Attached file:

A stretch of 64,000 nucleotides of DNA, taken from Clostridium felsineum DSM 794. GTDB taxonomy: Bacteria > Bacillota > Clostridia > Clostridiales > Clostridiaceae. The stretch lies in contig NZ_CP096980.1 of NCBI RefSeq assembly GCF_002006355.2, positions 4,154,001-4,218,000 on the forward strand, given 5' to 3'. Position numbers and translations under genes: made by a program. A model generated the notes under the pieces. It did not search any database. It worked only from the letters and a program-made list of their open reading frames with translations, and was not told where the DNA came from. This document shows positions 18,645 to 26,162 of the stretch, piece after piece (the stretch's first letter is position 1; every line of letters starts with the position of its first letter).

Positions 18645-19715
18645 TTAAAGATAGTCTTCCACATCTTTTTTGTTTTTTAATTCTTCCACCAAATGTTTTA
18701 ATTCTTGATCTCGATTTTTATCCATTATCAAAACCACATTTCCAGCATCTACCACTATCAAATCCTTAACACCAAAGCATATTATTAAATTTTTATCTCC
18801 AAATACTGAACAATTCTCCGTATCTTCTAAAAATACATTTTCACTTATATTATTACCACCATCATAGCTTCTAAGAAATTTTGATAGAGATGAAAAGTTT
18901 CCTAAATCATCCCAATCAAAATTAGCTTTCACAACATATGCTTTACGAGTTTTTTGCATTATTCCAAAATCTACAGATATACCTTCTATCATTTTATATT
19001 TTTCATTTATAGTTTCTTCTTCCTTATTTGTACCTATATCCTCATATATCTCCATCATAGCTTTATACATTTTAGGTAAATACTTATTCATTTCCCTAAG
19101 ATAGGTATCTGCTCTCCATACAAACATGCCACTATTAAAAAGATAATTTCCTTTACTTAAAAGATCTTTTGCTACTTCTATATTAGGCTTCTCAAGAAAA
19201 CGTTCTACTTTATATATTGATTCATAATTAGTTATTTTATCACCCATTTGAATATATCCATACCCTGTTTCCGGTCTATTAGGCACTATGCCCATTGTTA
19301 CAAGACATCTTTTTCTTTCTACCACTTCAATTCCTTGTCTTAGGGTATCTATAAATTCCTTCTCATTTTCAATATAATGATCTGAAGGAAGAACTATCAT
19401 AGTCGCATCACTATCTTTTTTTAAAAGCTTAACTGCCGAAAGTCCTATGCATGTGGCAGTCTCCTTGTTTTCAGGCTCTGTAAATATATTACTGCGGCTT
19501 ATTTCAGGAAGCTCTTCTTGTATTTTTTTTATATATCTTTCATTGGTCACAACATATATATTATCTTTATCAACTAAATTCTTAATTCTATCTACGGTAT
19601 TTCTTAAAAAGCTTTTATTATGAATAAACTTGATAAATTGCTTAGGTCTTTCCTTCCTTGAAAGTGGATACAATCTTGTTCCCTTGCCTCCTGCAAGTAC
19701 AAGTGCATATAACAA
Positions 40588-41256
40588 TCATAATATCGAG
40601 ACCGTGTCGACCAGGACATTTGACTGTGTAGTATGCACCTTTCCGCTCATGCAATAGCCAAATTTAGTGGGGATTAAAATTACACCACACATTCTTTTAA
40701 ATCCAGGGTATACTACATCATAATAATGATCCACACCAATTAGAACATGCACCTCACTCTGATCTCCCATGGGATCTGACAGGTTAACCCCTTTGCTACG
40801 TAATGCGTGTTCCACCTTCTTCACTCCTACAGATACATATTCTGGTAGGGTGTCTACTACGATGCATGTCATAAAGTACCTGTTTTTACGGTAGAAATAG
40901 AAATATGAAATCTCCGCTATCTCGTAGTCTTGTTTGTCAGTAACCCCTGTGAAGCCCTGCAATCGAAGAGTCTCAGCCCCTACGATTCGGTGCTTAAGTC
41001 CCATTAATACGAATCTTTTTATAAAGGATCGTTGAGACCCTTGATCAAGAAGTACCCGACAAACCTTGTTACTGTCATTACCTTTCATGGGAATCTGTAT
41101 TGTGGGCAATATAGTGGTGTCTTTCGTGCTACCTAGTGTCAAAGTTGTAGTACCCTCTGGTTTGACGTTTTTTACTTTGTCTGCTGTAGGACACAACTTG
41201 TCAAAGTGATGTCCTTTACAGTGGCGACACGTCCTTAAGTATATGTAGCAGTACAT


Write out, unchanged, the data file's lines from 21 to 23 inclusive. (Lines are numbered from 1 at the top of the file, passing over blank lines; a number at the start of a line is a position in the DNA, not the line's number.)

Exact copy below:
41001 CCATTAATACGAATCTTTTTATAAAGGATCGTTGAGACCCTTGATCAAGAAGTACCCGACAAACCTTGTTACTGTCATTACCTTTCATGGGAATCTGTAT
41101 TGTGGGCAATATAGTGGTGTCTTTCGTGCTACCTAGTGTCAAAGTTGTAGTACCCTCTGGTTTGACGTTTTTTACTTTGTCTGCTGTAGGACACAACTTG
41201 TCAAAGTGATGTCCTTTACAGTGGCGACACGTCCTTAAGTATATGTAGCAGTACAT